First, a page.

Feeds

With a blanket license, will CDs get cheaper?

Or dearer. Or disappear?

Internet Security Threat Report 2014

So last year's " Future of Music™", the DRM-encumbered digital downloads model pioneered by Apple, has stalled. What now?

After reading our take on it, Sava Zxivanovich has a very good question.

"Does blanket licensing mean that CDs and DVDs will be cheaper? We buy them a lot."

A blanket license for digital music, now being considered by labels (big and small), songwriters and performers, gives you the right to exchange music freely over computer networks - for a small fee. The pool of money is then divided up according to the exchanges, and returned to rights holders. The model operates today in many situations where it's too onerous to count, let alone restrict the exchanges taking place: such as for radio, and music played in pubs and shopping malls, for example.

When it's introduced, it will result in some pretty dramatic transformations, as you'll be able to walk past a cafe or store and "collect" the music on your phone, and carry on using P2P networks legally - without the nuisance of DRM or threat of RIAA stormtroopers.

It won't, however, mean you can embark on a trolley dash through the nearest Virgin Records megastore. But with such an abundance of music available on tap digitally, who'd even want to go near one? From what we know, how can we predict a future for physical product - what it will look like, and what it will cost?

Speaking to us recently, blanket license advocate Peter Jenner suggested that CDs will go up in price as a consequence of a P2P flat fee. The thinking is that most people will get most of the musical satisfaction via a phone or their PC (some other form of "broadband" service, such as interactive cable, recordable radio, or IPTV) - leaving physical "things" as a market niche. As the mass market for CDs dries up, so the logic goes, producing CDs becomes more expensive - increasing the cost, and therefore the price.

That's certainly one way of looking at it. But one observation we can make about the last decade is how actually resilient CD sales have been. First let's tackle the scale of physical and digital music.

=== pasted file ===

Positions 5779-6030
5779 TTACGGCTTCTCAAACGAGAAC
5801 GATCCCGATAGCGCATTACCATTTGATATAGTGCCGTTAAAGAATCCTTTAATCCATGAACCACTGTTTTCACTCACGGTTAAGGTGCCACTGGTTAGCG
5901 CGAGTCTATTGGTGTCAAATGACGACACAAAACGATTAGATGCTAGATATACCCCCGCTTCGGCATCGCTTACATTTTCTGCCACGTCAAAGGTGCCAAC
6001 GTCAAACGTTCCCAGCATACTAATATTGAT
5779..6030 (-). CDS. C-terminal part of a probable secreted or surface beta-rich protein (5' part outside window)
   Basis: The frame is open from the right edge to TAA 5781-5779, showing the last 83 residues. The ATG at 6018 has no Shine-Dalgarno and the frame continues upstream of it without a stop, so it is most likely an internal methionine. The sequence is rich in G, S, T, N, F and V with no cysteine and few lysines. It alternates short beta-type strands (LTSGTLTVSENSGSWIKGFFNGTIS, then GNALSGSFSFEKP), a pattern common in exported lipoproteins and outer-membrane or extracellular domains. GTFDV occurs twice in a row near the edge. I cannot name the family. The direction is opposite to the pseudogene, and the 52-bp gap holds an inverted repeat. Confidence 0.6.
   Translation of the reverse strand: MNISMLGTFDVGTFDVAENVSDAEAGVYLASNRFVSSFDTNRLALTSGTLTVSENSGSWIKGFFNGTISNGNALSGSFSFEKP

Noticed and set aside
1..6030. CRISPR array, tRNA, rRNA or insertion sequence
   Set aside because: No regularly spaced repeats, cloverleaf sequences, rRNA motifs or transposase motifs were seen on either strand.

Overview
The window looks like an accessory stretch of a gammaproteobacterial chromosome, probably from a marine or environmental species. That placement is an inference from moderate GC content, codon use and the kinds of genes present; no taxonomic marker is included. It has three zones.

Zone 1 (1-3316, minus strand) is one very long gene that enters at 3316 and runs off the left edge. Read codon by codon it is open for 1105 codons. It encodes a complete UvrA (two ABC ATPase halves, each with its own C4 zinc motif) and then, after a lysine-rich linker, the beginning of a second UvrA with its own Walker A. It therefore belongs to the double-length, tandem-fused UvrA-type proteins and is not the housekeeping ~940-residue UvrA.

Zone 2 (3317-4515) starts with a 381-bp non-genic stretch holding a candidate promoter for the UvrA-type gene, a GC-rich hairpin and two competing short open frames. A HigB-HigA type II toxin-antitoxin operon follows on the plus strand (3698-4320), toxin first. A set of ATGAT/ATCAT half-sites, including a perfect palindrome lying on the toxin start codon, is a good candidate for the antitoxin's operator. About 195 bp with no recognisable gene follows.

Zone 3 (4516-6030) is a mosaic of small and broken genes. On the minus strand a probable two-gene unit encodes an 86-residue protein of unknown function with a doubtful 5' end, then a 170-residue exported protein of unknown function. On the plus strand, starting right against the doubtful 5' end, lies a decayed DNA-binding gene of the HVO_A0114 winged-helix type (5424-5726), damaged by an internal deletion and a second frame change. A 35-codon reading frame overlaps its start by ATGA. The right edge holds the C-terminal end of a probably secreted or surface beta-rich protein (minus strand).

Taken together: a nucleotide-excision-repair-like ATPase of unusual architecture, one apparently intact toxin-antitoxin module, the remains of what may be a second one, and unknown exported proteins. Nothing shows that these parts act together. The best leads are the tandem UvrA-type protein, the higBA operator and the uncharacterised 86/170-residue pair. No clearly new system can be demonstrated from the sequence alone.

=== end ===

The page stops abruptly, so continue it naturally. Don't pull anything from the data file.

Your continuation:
The IFPI pegs the size of the global music market at $33.6bn last year, down from $40.6bn in 1999. But the biggest fall took place between 2002 and 2003, when the USA, Japan and the Eurozone were enduring stagnant economies. Overall, that's 17.6 per cent down.

Legal digital downloads will gross around $500m this year in the US. But "illegal" digital downloads, according to Big Champagne, which analyses P2P exchanges, exceed DRM downloads by a factor of 10:1.

Now not every P2P download is a foregone purchase. Many are acts of "exploration", as Jenner described it recently. But the industry extrapolates that if every P2P exchange was monetized, it would be where we left it in 1999, before the growth of broadband and 3G.

We caution against making that calculation, and add an obvious caveat. If the big four labels had set the agenda by introducing a blanket license a decade ago, rather than being dragged to the table because all other options have been exhausted, they might be in a rather better position than they are now to exploit digital exchanges. In other words, they've incurred opportunity costs over and above what they claim to have lost through P2P. This is a side note, but it's worth remembering in the months ahead.

Beginner's guide to SSL certificates

More from The Register

next story
Facebook pays INFINITELY MORE UK corp tax than in 2012
Thanks for the £3k, Zuck. Doh! you're IN CREDIT. Guess not
DOUBLE BONK: Testy fanbois catch Apple Pay picking pockets
Users wail as tapcash transactions are duplicated
Happiness economics is bollocks. Oh, UK.gov just adopted it? Er ...
Opportunity doesn't knock; it costs us instead
Google Glassholes are UNDATEABLE – HP exec
You need an emotional connection, says touchy-feely MD... We can do that
YARR! Pirates walk the plank: DMCA magnets sink in Google results
Spaffing copyrighted stuff over the web? No search ranking for you
In the next four weeks, 100 people will decide the future of the web
While America tucks into Thanksgiving turkey, the world will be taking over the net
prev story

Whitepapers

Why cloud backup?
Combining the latest advancements in disk-based backup with secure, integrated, cloud technologies offer organizations fast and assured recovery of their critical enterprise data.
A strategic approach to identity relationship management
ForgeRock commissioned Forrester to evaluate companies’ IAM practices and requirements when it comes to customer-facing scenarios versus employee-facing ones.
Security for virtualized datacentres
Legacy security solutions are inefficient due to the architectural differences between physical and virtual environments.
Reg Reader Research: SaaS based Email and Office Productivity Tools
Read this Reg reader report which provides advice and guidance for SMBs towards the use of SaaS based email and Office productivity tools.
New hybrid storage solutions
Tackling data challenges through emerging hybrid storage solutions that enable optimum database performance whilst managing costs and increasingly large data stores.